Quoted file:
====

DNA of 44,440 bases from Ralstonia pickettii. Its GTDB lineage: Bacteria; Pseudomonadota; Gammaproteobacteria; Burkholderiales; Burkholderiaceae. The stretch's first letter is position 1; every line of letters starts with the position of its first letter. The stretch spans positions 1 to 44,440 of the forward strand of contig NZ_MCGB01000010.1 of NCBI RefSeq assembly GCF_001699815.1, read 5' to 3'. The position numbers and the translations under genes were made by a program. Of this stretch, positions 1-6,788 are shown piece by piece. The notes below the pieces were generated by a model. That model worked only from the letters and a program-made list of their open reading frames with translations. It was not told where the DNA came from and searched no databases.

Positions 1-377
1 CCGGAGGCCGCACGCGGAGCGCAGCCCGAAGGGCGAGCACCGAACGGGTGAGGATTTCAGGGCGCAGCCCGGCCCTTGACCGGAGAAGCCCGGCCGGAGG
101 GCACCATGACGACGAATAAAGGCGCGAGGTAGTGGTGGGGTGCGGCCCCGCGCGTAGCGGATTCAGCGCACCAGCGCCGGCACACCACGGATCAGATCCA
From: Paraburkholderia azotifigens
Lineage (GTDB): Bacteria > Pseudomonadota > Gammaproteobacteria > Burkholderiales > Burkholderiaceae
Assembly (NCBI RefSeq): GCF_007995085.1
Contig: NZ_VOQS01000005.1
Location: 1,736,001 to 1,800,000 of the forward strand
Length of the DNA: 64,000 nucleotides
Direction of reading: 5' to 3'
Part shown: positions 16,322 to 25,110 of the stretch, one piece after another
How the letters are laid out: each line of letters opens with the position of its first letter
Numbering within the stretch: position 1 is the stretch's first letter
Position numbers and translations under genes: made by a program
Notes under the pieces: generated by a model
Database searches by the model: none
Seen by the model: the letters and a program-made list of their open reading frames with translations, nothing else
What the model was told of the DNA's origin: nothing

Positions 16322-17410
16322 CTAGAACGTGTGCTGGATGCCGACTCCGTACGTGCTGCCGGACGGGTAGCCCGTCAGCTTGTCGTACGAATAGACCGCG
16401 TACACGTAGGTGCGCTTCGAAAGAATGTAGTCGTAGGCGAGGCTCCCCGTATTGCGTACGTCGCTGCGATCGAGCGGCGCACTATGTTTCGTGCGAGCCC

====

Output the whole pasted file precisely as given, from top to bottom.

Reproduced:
DNA of 44,440 bases from Ralstonia pickettii. Its GTDB lineage: Bacteria; Pseudomonadota; Gammaproteobacteria; Burkholderiales; Burkholderiaceae. The stretch's first letter is position 1; every line of letters starts with the position of its first letter. The stretch spans positions 1 to 44,440 of the forward strand of contig NZ_MCGB01000010.1 of NCBI RefSeq assembly GCF_001699815.1, read 5' to 3'. The position numbers and the translations under genes were made by a program. Of this stretch, positions 1-6,788 are shown piece by piece. The notes below the pieces were generated by a model. That model worked only from the letters and a program-made list of their open reading frames with translations. It was not told where the DNA came from and searched no databases.

Positions 1-377
1 CCGGAGGCCGCACGCGGAGCGCAGCCCGAAGGGCGAGCACCGAACGGGTGAGGATTTCAGGGCGCAGCCCGGCCCTTGACCGGAGAAGCCCGGCCGGAGG
101 GCACCATGACGACGAATAAAGGCGCGAGGTAGTGGTGGGGTGCGGCCCCGCGCGTAGCGGATTCAGCGCACCAGCGCCGGCACACCACGGATCAGATCCA
From: Paraburkholderia azotifigens
Lineage (GTDB): Bacteria > Pseudomonadota > Gammaproteobacteria > Burkholderiales > Burkholderiaceae
Assembly (NCBI RefSeq): GCF_007995085.1
Contig: NZ_VOQS01000005.1
Location: 1,736,001 to 1,800,000 of the forward strand
Length of the DNA: 64,000 nucleotides
Direction of reading: 5' to 3'
Part shown: positions 16,322 to 25,110 of the stretch, one piece after another
How the letters are laid out: each line of letters opens with the position of its first letter
Numbering within the stretch: position 1 is the stretch's first letter
Position numbers and translations under genes: made by a program
Notes under the pieces: generated by a model
Database searches by the model: none
Seen by the model: the letters and a program-made list of their open reading frames with translations, nothing else
What the model was told of the DNA's origin: nothing

Positions 16322-17410
16322 CTAGAACGTGTGCTGGATGCCGACTCCGTACGTGCTGCCGGACGGGTAGCCCGTCAGCTTGTCGTACGAATAGACCGCG
16401 TACACGTAGGTGCGCTTCGAAAGAATGTAGTCGTAGGCGAGGCTCCCCGTATTGCGTACGTCGCTGCGATCGAGCGGCGCACTATGTTTCGTGCGAGCCC